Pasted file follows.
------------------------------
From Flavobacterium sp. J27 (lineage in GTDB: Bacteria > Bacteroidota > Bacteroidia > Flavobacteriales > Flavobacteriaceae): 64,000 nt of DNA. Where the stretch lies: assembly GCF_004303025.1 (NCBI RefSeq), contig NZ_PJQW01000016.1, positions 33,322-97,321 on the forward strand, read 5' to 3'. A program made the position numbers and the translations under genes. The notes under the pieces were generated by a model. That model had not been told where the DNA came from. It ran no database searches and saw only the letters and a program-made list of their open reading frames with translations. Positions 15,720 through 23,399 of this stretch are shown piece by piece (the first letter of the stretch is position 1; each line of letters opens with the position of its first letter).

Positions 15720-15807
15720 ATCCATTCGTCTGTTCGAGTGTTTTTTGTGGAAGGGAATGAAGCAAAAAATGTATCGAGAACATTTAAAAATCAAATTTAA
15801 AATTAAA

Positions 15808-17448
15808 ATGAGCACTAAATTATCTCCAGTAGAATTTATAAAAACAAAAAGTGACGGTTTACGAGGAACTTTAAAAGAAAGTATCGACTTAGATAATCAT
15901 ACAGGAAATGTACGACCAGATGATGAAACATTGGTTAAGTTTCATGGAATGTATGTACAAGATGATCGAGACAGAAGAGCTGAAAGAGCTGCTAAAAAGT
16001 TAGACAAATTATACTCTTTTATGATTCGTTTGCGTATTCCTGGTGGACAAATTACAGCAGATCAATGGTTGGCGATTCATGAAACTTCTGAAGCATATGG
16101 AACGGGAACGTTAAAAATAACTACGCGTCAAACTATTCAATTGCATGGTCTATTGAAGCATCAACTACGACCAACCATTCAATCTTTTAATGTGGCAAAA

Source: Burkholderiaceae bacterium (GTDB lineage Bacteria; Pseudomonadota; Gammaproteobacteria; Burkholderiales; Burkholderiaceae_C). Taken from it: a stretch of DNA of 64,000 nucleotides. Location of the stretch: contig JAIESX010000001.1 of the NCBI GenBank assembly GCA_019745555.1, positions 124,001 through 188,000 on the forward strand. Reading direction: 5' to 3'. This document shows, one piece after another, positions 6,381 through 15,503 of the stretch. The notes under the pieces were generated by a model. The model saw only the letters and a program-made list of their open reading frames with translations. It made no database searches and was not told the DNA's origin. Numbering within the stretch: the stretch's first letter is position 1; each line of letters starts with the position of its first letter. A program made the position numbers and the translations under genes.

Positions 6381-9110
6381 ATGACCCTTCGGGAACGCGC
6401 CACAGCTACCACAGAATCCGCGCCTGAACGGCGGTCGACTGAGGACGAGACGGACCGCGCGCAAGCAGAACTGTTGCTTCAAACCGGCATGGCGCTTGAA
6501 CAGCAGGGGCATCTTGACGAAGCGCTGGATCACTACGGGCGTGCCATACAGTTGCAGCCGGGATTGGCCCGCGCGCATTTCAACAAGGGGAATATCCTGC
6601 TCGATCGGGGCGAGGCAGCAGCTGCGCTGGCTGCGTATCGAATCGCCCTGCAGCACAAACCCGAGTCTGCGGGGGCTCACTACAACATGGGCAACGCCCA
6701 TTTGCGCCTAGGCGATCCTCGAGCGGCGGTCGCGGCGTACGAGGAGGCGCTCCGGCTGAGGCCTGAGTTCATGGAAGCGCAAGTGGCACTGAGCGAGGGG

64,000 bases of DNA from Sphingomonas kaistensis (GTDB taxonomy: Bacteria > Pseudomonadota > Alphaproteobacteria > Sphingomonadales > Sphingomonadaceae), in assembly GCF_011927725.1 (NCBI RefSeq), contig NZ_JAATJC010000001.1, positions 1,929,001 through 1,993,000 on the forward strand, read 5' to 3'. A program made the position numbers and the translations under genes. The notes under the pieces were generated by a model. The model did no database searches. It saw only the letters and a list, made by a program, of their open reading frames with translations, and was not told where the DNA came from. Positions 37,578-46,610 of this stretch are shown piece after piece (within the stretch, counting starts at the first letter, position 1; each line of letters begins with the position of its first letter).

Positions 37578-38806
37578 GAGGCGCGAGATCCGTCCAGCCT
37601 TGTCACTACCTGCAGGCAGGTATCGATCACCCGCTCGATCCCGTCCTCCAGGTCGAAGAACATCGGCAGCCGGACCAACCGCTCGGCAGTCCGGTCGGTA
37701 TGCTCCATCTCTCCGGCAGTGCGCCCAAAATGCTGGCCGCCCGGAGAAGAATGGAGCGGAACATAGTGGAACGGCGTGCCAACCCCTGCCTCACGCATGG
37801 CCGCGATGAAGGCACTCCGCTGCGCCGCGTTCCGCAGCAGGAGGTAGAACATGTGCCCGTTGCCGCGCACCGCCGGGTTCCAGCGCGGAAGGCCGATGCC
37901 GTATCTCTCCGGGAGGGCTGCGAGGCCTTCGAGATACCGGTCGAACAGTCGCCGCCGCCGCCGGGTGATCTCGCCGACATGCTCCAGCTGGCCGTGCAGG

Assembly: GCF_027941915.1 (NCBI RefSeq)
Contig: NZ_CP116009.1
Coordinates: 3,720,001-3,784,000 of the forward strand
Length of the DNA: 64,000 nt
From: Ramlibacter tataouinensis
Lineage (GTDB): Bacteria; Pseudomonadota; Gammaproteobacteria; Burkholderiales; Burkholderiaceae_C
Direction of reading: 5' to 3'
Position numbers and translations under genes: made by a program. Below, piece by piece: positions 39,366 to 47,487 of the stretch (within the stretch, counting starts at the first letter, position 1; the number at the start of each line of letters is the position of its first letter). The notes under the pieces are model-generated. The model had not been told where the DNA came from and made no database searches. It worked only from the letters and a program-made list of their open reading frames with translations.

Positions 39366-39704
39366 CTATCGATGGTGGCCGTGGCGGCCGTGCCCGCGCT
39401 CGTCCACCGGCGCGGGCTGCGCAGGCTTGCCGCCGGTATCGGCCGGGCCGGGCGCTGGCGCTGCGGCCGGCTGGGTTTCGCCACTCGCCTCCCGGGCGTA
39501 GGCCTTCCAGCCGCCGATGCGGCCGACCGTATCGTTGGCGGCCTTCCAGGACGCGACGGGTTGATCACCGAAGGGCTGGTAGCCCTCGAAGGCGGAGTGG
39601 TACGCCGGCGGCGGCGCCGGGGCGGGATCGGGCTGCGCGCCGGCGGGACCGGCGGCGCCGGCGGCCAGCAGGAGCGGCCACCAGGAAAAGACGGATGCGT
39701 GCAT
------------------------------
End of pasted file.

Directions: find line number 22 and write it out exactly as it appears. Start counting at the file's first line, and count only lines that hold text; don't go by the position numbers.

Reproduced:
37801 CCGCGATGAAGGCACTCCGCTGCGCCGCGTTCCGCAGCAGGAGGTAGAACATGTGCCCGTTGCCGCGCACCGCCGGGTTCCAGCGCGGAAGGCCGATGCC